Commentary: In a utilitarian conception, the understanding of oneself transforms one's potential into reality (as one would liberate energy); In a conception centered on harmonious self-development, the potential must be allowed to become, to be. Appropriating one's potential is to adapt to one's being (and not to master one's being); to liberate oneself, to open oneself up to one's own being, to deploy one's capacities as capacites and not to "use" them, as if one were to put oneself at the service of these capacities.

"Gifted children are not quite like other children, but like the others, they are children." Dr. O. Revol




Paradoxically, being "different" often causes high potential children to suffer, and sometimes they, and their families, suffer greatly. And all too often, they experience academic failure, especially when they come from socio-economically disadvantaged environments.


  •      2 out of 3 high potential children meet with academic difficulties

  •      1 in 3 must repeat a grade (Infirmière magazine, June 2006)

  •      1 in 5 do not graduate from high school and only 40% make it through their second year of university (Quotidien du Médecin, February 1999).

  •      And worse, 8-10% of these children have considered or have attempted suicide (Journal de la pédiatrie et de puériculture No. 17, 2204).

This is a collective failure on the national scale that concerns all of us.











Thanks to your donations, our foundation will be able to:

  •      fund scholarships benefiting children in need, to enable them to access education adapted to their characteristics;

  •      promote the opening of dedicated classes or primary schools (focusing on well-adapted primary education as preventive medicine) as well as any programme that puts the development of the child in priority;

  •      finance measures to accompany the return of children to the standard educational system in order to facilitate their integration;

  •      disseminate national and international best teaching practices through the work of the Observatoire des hauts potentiels.

Furthermore, we wil be empowered to help give these children back thier smiles, combat scholastic failure, put an end to the suffering of these "ugly ducklings" that are as much the object of jealousy as they are of being ignored, and work for the compassionate acceptance of differences and the promotion of equal opportunities.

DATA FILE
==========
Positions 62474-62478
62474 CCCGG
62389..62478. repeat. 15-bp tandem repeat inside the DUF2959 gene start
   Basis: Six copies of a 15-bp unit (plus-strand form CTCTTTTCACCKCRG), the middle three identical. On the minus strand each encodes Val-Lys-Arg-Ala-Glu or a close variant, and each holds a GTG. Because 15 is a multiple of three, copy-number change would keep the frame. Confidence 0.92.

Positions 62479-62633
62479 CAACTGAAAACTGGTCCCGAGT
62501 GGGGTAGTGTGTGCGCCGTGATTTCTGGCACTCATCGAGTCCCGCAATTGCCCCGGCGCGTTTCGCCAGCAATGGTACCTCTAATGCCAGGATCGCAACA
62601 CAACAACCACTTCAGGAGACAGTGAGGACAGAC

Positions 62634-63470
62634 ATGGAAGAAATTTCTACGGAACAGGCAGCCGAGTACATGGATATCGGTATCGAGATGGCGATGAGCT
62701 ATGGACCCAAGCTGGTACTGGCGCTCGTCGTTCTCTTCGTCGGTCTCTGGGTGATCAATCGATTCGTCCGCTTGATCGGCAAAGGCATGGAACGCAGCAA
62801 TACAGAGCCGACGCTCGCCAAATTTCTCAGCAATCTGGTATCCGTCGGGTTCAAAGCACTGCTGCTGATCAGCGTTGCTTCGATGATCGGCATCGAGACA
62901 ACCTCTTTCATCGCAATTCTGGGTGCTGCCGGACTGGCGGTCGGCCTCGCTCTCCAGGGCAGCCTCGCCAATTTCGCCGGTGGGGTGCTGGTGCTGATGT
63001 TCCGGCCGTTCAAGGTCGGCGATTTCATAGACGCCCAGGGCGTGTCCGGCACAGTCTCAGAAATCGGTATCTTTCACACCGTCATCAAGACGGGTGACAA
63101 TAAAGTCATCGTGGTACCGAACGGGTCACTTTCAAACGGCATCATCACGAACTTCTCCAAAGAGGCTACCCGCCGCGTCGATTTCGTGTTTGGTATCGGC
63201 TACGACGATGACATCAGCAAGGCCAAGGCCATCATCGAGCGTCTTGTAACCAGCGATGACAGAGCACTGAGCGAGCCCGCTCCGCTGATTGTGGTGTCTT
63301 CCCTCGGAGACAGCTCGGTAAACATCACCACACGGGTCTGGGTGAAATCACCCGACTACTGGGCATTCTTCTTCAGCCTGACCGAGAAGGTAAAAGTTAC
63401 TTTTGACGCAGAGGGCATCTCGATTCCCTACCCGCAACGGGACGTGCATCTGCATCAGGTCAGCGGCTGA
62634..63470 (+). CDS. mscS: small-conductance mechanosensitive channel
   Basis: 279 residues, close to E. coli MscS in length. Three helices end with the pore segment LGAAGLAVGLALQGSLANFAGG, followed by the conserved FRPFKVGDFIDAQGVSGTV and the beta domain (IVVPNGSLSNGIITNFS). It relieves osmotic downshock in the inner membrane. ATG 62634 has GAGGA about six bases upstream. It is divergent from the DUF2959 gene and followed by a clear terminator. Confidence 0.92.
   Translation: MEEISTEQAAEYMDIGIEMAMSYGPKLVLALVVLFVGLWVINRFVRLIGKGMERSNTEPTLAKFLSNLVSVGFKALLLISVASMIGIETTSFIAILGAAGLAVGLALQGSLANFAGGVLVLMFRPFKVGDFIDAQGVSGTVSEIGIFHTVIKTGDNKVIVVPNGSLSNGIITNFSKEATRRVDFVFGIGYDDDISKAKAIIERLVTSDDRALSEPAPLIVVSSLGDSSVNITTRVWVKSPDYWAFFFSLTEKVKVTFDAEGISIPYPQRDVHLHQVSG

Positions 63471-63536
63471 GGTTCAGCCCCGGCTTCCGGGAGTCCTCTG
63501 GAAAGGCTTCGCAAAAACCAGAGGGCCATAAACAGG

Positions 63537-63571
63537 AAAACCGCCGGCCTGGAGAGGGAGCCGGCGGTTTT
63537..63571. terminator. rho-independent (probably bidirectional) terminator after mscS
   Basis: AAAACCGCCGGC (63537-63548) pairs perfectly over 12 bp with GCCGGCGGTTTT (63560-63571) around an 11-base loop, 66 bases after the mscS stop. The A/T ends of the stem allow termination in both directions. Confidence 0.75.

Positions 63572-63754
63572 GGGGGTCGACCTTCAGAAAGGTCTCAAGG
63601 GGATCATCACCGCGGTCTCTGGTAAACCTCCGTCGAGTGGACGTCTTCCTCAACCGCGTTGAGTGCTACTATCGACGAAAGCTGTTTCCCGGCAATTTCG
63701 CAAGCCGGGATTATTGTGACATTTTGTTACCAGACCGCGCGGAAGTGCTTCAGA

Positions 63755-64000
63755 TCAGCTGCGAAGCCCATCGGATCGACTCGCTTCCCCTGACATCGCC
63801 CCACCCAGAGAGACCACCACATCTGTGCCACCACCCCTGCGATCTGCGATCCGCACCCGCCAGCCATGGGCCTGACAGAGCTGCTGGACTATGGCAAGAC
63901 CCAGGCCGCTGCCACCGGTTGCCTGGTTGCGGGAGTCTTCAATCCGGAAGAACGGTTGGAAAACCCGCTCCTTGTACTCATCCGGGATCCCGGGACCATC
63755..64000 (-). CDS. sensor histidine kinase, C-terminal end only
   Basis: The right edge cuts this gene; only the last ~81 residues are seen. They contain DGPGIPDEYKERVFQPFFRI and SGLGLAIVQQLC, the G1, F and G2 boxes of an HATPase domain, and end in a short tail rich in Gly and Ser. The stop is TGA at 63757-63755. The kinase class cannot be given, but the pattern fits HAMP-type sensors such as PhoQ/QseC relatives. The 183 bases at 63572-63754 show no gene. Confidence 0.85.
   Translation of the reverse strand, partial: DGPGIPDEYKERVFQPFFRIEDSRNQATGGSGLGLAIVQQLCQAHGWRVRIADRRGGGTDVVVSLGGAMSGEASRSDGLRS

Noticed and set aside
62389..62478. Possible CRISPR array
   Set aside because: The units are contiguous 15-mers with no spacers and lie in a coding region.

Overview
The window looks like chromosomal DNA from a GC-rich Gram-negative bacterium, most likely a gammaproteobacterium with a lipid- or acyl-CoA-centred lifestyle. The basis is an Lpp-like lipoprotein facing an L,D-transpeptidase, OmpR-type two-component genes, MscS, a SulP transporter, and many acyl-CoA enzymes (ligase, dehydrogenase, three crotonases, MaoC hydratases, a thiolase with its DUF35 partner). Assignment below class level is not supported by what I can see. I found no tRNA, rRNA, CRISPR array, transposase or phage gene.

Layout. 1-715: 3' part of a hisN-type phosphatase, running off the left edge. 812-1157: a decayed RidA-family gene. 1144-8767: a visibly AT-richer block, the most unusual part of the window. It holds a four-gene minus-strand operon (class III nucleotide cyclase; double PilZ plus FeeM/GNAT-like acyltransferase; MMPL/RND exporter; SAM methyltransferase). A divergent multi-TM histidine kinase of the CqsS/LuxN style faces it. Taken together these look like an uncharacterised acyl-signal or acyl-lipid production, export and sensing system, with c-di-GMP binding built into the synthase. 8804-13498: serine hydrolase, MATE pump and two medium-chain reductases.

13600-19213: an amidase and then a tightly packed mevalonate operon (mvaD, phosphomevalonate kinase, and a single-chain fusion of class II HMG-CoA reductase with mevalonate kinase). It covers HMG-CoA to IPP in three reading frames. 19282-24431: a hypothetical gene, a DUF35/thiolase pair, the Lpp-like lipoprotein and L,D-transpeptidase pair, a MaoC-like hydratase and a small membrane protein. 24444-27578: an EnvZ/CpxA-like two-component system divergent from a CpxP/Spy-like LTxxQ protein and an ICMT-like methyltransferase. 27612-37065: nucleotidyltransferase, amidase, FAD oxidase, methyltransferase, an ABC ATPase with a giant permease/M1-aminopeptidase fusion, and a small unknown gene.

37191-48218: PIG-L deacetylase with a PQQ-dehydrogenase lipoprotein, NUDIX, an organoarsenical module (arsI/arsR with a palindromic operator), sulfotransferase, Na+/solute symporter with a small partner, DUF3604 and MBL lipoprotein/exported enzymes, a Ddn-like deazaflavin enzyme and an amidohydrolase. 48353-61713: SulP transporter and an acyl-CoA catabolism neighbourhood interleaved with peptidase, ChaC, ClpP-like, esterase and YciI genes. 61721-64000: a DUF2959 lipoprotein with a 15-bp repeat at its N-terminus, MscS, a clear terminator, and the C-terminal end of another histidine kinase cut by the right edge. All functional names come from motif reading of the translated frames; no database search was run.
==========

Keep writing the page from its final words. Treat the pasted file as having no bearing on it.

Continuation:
Should not the logic of balance or reciprocity between equality of rights and equality of duties associate a logic of equality of consideration between people as well?

  •      Equal rights: civil equality before the law, that is to say equal rights as distinct from social equality and the pursuit of equal social rights, which is also a matter of social justice

  •      equality of duties: merit, individual efforts...

  •      equal consideration: The sense of individual difference that is a source of dignity for all, consideration for individuality (as a being among others) without falling into individualism (thinking only of oneself)

How are we to promote equal opportunity for children possesing a "superior" or "unusual" potential? Who says "children" says both parents and teachers, that is to say, those adults likely to play the role of mentor, guiding the child on the path of development and fulfillment. However, it must be recognized that the adoption of adapted educational comportment in respect to these particular children is by no means a given. While not calling into question anyone's best efforts, we feel it is nevertheless important to underline the need a change in posture in regard to these children, a change in posture which will be equally beneficial for both adults (whether parents or teachers) and children (as individuals and in a global sense).

In celebrating our differences and thereby inviting everyone to reflect and overcome the propensity toward a certain amount of suspicion (at best) or jealousy (at worst), we aim to confront the root causes leading to a collective societal failure to welcome these unusual children; children who can often be percieved as bothersome, owing to their insatiable curiosity and pointed questions as they search for meaning and their existential truths.

How can we best prove wrong Jean Cocteau's observation that "the French have always believed that equality consists of cutting off anything that surpasses", without returning to our national motto, thereby trying to once again give meaning to "freedom, equality and fraternity"? The motto of the European Union could also serve as a source of inspiration: "In varietate concordia", "United in diversity".

Rather than continue on the road of "egalitarianism", we advocate the principle of equality of opportunities for success, and of creating an environment that maximises the possibility for each to transform his or her potentiels into talents.